The Hinckley Institute Radio Hour — This week on the program, a panel of experts discusses the process that went into redrawing Utah’s political boundaries for the next ten years.
Over the last month, the Utah Independent Redistricting Commission and Utah Legislature wrapped up their respective redistricting efforts and presented their maps to the public. They each produced four maps dividing the state into districts for Congress, state school board and for Utah’s house and senate. In a recent special session, the Utah Legislature passed maps with veto-proof majorities in both chambers. Gov. Spencer Cox has since signed these maps into law. Better Boundaries, the organization that ran Prop 4 in 2018 which led to the creation of the redistricting commission, has vocally opposed the maps. In particular, the division of Salt Lake County into four different congressional districts has been the focus of several protests at the Utah State Capitol.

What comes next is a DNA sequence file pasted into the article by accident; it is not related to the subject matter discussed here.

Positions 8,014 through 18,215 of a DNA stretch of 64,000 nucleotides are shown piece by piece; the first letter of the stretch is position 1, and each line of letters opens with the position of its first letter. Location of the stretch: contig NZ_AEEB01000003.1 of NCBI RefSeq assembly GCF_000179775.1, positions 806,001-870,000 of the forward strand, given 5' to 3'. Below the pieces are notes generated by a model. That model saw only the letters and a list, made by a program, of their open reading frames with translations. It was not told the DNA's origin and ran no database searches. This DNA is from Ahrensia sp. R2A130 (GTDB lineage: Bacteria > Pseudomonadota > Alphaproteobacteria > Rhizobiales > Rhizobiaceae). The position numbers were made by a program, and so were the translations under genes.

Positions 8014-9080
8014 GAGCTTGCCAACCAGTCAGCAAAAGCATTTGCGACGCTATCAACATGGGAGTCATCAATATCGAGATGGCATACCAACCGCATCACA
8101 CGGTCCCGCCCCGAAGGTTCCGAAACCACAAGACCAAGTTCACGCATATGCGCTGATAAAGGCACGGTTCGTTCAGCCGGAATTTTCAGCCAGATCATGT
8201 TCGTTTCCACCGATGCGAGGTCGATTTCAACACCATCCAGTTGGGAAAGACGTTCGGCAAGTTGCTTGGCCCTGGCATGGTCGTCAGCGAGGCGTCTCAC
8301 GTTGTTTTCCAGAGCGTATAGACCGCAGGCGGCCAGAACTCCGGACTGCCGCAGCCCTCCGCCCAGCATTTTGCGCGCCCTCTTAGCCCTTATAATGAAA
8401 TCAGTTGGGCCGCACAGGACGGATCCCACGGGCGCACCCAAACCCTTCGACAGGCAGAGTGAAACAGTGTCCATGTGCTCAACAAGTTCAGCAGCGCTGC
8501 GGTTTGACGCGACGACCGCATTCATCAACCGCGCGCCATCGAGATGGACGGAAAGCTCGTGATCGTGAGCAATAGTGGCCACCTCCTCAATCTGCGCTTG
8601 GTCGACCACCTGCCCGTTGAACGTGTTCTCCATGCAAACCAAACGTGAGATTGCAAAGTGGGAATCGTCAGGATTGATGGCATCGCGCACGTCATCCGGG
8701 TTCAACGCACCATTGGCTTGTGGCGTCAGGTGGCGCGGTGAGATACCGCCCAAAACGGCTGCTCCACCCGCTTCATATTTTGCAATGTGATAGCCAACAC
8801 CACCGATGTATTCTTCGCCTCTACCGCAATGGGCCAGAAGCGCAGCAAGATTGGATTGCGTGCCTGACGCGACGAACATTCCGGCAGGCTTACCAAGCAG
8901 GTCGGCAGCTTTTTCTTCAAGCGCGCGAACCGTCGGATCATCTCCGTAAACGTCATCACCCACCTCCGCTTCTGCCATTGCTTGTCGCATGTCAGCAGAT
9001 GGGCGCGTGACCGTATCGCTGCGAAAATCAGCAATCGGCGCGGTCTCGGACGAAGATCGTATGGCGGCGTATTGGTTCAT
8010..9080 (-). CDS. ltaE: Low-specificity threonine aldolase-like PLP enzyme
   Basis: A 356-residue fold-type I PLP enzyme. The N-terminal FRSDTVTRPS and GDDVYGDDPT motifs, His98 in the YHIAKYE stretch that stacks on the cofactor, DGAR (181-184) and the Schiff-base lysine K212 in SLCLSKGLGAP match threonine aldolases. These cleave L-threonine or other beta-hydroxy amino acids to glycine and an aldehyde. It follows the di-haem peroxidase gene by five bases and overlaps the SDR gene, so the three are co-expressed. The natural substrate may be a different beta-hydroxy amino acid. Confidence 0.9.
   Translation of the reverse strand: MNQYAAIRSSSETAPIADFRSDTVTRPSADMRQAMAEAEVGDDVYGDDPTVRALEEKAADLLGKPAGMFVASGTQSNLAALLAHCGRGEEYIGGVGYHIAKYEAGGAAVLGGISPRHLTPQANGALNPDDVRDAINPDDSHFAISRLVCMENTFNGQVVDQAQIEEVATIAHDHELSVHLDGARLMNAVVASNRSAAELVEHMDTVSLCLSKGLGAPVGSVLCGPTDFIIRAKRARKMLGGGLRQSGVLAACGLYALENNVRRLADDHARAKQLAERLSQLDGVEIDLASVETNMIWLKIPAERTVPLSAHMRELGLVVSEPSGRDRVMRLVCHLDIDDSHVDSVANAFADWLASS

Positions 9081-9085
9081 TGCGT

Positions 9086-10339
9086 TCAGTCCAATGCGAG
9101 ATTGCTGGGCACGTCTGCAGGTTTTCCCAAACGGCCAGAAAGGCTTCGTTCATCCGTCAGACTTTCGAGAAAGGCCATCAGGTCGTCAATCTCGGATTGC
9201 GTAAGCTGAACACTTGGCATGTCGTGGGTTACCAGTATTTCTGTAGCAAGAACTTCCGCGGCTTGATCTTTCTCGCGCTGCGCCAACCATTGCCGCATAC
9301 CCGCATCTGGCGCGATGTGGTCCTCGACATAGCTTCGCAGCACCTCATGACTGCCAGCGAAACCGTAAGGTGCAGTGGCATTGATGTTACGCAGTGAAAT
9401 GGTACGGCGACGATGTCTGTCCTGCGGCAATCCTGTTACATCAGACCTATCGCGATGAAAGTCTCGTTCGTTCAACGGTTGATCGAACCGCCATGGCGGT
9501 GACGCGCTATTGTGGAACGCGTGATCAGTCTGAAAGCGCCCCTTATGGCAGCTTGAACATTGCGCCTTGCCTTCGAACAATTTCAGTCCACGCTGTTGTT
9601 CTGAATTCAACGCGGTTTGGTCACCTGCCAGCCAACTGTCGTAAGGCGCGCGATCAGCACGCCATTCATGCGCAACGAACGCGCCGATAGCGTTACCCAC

Today’s panel gets into the details of the redistricting processes undertaken by the commission and the Utah Legislature, as well as what these maps mean for political races over the next decade. The panel includes Rex Facer, chair of the Utah Independent Redistricting Commission; Rep. Paul Ray, co-chair of the Legislative Redistricting Committee; Sen. Karen Mayne, minority leader in the Utah Senate; and James Curry, assistant professor of political science at the University of Utah. Moderating today’s discussion is Mallory Bateman, senior research analyst at the Kem C. Gardner Policy Institute.
This forum was recorded on October 18th, 2021.
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